What is Compiler
The compiler is a program that translates source code into object code. The compiler derives its name from the way it works, looking at the entire piece of source code and collecting and reorganizing the instructions. For example, there is a FORTRAN compiler for PCs and another for Apple Macintosh computers.
Why do we need a compiler to execute the program?
Because computers can’t understand the source code directly. It will understand only object-level code.
Source codes are human-readable format but the system cannot understand them.
So, the compiler is intermediate between human-readable format and machine-readable format.
A cross compiler is a compiler capable of creating executable code for a platform other than the one on which the compiler is running. For example, a compiler that runs on a Windows 7 PC but generates code that runs on an Android smartphone is a cross compiler. A cross compiler is necessary to compile code for multiple platforms from one development host. Direct compilation on the target platform might be infeasible, for example on embedded systems with limited computing resources. A cross compiler is necessary to compile for multiple platforms from one machine. A platform could be infeasible for a compiler to run on, such as for the microcontroller of an embedded system because those systems contain no operating system.
How does cross-compilation work?
A cross compiler is a compiler capable of creating executable code for a platform other than the one on which the compiler is running. In paravirtualization, one computer runs multiple operating systems and a cross compiler could generate an executable for each of them from one main source.
How is Cross Compiler Different from Native Compiler?
1. Native Compiler :
Native compilers are compilers that generate code for the same platform on which it runs. It converts high language into the computer’s native language. For example Turbo C or GCC compiler
2. Cross compiler :
A Cross compiler is a compiler that generates executable code for a platform other than one on which the compiler is running. For example, a compiler that runs on a Linux/x86 box is building a program that will run on a separate Arduino/ARM.
Why Cross Compile?
In theory, a PC user who wanted to build programs for some device could get the appropriate target hardware (or emulator), boot a Linux distro on that, and compile natively within that environment. While this is a valid approach (and possibly even a good idea when dealing with something like a Mac Mini), it has a few prominent downsides for things like a Linksys router or iPod:
- Speed — Target platforms are usually much slower than hosts, by an order of magnitude or more. Most special-purpose embedded hardware is designed for low cost and low power consumption, not high performance. Modern emulators are actually faster than a lot of the real-world hardware they emulate, by virtue of running on high-powered desktop hardware.
- Capability — Compiling is very resource-intensive. The target platform usually doesn’t have gigabytes of memory and hundreds of gigabytes of disk space the way a desktop does; it may not even have the resources to build “hello world”, let alone large and complicated packages.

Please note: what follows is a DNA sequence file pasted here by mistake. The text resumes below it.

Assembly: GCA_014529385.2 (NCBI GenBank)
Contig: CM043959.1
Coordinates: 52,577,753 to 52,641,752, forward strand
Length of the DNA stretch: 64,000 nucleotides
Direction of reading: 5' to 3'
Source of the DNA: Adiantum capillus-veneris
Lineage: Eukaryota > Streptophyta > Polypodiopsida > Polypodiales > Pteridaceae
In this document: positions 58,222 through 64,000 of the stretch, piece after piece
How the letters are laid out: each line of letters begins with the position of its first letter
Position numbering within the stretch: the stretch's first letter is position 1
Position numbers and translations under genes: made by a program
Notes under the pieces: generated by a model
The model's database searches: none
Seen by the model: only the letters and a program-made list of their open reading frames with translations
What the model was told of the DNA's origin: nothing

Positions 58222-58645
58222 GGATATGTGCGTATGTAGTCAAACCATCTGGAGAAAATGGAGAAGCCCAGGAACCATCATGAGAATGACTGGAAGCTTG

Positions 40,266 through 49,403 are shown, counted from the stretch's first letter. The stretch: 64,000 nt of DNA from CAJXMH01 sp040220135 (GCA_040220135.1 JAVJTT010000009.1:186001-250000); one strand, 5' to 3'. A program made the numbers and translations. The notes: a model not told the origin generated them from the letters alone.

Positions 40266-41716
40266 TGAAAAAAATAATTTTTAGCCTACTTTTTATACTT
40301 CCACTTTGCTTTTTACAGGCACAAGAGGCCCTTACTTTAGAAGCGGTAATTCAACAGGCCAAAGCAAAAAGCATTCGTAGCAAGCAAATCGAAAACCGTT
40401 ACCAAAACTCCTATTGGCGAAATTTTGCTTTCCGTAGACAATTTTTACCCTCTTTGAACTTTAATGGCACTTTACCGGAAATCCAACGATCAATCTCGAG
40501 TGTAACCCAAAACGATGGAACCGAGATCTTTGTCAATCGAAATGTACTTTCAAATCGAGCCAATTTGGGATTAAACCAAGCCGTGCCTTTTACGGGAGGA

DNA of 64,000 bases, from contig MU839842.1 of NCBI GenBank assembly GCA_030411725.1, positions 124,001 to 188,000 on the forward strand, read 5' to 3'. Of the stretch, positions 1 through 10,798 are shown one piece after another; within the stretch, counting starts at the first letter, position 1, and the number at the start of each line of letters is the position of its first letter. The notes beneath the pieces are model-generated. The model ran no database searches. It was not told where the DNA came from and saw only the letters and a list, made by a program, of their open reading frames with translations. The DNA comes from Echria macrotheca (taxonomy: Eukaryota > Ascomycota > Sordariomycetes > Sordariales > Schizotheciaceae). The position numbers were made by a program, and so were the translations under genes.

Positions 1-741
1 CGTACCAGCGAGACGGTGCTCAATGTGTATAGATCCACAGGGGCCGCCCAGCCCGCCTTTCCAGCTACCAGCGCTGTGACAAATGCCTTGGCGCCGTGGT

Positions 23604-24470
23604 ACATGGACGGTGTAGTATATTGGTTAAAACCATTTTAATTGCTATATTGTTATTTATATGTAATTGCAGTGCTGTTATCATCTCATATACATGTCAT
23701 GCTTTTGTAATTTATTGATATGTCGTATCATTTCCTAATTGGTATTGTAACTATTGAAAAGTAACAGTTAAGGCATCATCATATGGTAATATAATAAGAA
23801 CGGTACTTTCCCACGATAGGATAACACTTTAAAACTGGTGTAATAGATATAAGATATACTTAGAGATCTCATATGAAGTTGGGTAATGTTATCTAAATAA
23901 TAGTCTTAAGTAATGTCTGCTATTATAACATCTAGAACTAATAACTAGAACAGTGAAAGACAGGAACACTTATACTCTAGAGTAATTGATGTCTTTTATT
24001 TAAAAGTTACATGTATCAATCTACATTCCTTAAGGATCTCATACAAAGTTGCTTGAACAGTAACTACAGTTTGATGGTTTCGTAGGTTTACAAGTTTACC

- Availability — Bringing Linux up on a hardware platform it’s never run on before requires a cross-compiler. Even on long-established platforms like Arm or Mips, finding an up-to-date full-featured prebuilt native environment for a given target can be hard. If the platform in question isn’t normally used as a development workstation, there may not be a recent prebuilt distro readily available for it, and if there is it’s probably out of date. If you have to build your own distro for the target before you can build on the target, you’re back to cross-compiling anyway.
- Flexibility — A fully capable Linux distribution consists of hundreds of packages, but a cross-compile environment can depend on the host’s existing distro from most things. Cross-compiling focuses on building the target packages to be deployed, not spending time getting build-only prerequisites working on the target system.
- Convenience — The user interface of headless boxes tends to be a bit cramped. Diagnosing build breaks is frustrating enough as it is. Installing from CD onto a machine that hasn’t got a CD-ROM drive is a pain. Rebooting back and forth between your test environment and your development environment gets old fast, and it’s nice to be able to recover from accidentally lobotomizing your test system.
Why is cross-compiling so hard?
Building a cross-compiler is significantly harder than building a compiler that targets the platform it runs on.” The problem exists due to the way libraries are built and accessed. In a normal situation, all the libraries are located in a specific spot and are used by all apps on that system.
Applications of Cross Compiler
- Embedded Computers: Embedded computers has extremely limited resources. For example, a microwave oven will have an extremely small computer to read its keypad and door sensor, provide output to a digital display and speaker, and control the machinery for cooking food. This computer is generally not powerful enough to run a compiler, a file system, or a development environment.
- Compiling for multiple machines. For example, a company may wish to support several different versions of an operating system or to support several different operating systems. By using a cross compiler, a single build environment can be set up to compile for each of these targets.
- Bootstrapping: When developing software for a new platform, or the emulator of a future platform, one uses a cross compiler to compile necessary tools such as the operating system and a native compiler.